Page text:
Investment banking, securities and investment management firm Goldman Sachs Group Inc. is capitalizing on its credit crunch resilience. While rival banks face the prospect of having to overhaul their shamed boards, Goldman has afforded itself the luxury of broadening the knowledge base of its own. It added billionaire steel magnate Lakshmi Mittal over the weekend, its first new director since Lord Browne, the former BP boss, departed amid a personal scandal in May 2007.
Mittal, the richest Asian in the world, brings a wealth of experience in the one region that is still booming for investment banks. As an arch consolidator, his advice also could be valuable if the financial sector undergoes another round of mergers, as expected. That said, putting a deal-prone industrialist on the board leaves Goldman yet another potential conflict. The latest story in the Financial Times says Mittal could buy a stake in Rio Tinto. Goldman, Mittal’s regular adviser, is helping BHP Billiton in its $160 billion (almost Rs7 trillion) hostile bid for Rio, so they could conceivably be on opposite sides.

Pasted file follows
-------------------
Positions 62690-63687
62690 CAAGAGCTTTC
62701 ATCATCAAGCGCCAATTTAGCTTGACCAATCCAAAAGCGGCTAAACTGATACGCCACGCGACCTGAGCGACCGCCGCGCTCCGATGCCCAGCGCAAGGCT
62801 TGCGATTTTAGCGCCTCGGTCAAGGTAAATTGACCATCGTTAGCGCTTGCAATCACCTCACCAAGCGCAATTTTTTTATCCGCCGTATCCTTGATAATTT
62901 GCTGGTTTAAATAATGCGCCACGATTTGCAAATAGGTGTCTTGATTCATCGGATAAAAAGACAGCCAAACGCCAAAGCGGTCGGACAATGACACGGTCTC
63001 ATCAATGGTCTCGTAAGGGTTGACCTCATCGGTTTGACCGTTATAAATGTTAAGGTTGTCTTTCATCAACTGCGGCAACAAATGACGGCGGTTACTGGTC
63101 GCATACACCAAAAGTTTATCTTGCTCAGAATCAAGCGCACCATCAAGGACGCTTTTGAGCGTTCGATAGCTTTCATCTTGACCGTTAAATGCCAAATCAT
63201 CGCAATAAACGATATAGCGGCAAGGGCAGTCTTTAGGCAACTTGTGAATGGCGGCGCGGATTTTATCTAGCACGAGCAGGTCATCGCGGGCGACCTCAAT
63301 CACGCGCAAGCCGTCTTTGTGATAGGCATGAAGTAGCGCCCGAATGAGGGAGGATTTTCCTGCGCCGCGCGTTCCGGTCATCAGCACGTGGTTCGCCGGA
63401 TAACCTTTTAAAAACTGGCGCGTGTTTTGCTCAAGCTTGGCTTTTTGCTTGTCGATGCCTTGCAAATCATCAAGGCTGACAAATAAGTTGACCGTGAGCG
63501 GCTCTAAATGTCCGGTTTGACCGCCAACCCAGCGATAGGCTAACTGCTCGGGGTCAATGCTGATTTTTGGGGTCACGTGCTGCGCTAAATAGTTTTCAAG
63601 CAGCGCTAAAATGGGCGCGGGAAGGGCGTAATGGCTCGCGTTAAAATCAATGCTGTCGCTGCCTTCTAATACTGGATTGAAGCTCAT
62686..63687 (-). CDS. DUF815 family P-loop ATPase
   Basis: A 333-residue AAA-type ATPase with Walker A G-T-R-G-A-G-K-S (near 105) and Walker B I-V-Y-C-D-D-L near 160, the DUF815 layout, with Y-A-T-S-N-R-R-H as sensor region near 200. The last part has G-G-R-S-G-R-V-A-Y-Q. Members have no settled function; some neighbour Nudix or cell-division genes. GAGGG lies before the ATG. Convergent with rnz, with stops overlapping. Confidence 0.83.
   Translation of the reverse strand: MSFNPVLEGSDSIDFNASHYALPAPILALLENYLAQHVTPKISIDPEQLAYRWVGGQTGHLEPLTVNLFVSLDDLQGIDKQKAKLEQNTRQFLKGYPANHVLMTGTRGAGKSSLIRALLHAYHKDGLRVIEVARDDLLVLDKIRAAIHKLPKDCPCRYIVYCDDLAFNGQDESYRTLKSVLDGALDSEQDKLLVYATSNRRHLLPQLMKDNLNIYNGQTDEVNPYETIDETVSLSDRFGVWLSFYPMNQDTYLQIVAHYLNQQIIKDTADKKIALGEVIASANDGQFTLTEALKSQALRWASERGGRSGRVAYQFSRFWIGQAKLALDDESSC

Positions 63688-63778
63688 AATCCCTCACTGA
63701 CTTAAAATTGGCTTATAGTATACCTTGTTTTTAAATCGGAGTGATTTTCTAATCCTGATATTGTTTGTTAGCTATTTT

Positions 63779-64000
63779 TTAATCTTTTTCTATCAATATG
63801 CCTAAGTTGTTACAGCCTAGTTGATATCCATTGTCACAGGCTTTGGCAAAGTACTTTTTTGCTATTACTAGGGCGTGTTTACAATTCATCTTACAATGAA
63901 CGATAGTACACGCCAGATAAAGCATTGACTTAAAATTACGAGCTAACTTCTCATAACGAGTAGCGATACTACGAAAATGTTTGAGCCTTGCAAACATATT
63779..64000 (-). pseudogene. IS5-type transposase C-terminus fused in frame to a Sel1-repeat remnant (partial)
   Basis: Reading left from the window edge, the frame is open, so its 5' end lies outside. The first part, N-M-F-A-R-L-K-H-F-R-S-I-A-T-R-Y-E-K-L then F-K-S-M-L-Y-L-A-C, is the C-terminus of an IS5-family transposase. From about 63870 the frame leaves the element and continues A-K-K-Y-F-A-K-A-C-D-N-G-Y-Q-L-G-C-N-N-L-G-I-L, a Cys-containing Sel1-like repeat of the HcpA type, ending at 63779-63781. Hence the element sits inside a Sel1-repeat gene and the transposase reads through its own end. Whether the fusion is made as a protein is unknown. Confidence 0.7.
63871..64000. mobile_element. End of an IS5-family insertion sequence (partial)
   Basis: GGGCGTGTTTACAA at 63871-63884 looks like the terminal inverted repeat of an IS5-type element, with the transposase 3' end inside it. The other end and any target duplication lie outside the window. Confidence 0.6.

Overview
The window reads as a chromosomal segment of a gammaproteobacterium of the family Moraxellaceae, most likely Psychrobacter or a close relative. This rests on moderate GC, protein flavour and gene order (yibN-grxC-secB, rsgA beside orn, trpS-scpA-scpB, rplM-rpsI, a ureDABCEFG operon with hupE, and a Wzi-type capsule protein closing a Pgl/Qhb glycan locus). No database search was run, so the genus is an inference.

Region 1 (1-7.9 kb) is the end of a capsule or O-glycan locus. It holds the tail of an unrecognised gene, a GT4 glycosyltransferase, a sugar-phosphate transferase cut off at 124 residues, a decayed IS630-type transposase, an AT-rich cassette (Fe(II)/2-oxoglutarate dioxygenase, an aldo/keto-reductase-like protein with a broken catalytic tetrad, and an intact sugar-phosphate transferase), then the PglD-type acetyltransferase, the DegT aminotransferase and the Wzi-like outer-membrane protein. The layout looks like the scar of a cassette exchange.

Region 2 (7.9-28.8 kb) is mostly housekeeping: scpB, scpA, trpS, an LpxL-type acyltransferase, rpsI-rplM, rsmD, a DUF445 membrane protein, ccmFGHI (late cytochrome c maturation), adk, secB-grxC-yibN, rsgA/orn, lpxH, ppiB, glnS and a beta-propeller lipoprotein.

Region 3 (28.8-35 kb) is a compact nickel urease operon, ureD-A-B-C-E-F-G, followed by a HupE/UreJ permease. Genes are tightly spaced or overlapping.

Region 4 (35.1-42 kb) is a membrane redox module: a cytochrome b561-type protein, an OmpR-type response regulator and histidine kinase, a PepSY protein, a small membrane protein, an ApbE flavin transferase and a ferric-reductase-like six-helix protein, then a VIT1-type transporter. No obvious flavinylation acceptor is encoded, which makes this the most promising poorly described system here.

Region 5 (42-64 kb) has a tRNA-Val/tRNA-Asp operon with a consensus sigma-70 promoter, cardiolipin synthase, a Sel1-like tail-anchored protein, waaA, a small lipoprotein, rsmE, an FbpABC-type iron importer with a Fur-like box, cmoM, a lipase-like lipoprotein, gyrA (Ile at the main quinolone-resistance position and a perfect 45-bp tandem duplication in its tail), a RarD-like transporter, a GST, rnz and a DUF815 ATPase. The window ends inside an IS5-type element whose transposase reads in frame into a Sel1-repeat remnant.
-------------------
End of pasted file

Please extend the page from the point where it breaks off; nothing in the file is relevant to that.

Mittal isn’t just joining the Goldman board. He’s sitting on three key committees: audit, compensation, and corporate governance and nominating. That gives him an entrée to push for more changes to the board. For starters, the addition of Mittal makes a baker’s dozen. The Wall Street firm would do well to shed a few of its 10 non-executive members. Big boards diffuse accountability too thinly. Also, all of Goldman’s non-execs—but for one exception—sit on all three of the main committees. That seems excessive and ripe for a review. Finally, though Goldman might believe directors were sufficiently educated about balance sheet hazards during this painful round for the industry, it wouldn’t hurt to prepare even more for the next one.
Half the non-execs come from non-financial businesses. The other half is a mixed bag of economic, insurance and investment professionals. Widening the pool of recruits to more financial experts—who can delve into Goldman’s black box, understand how it really makes money and what risks it is running—would be worthwhile. Mittal, the director with the biggest fortune and the biggest reputation to lose, has the incentive to push for this.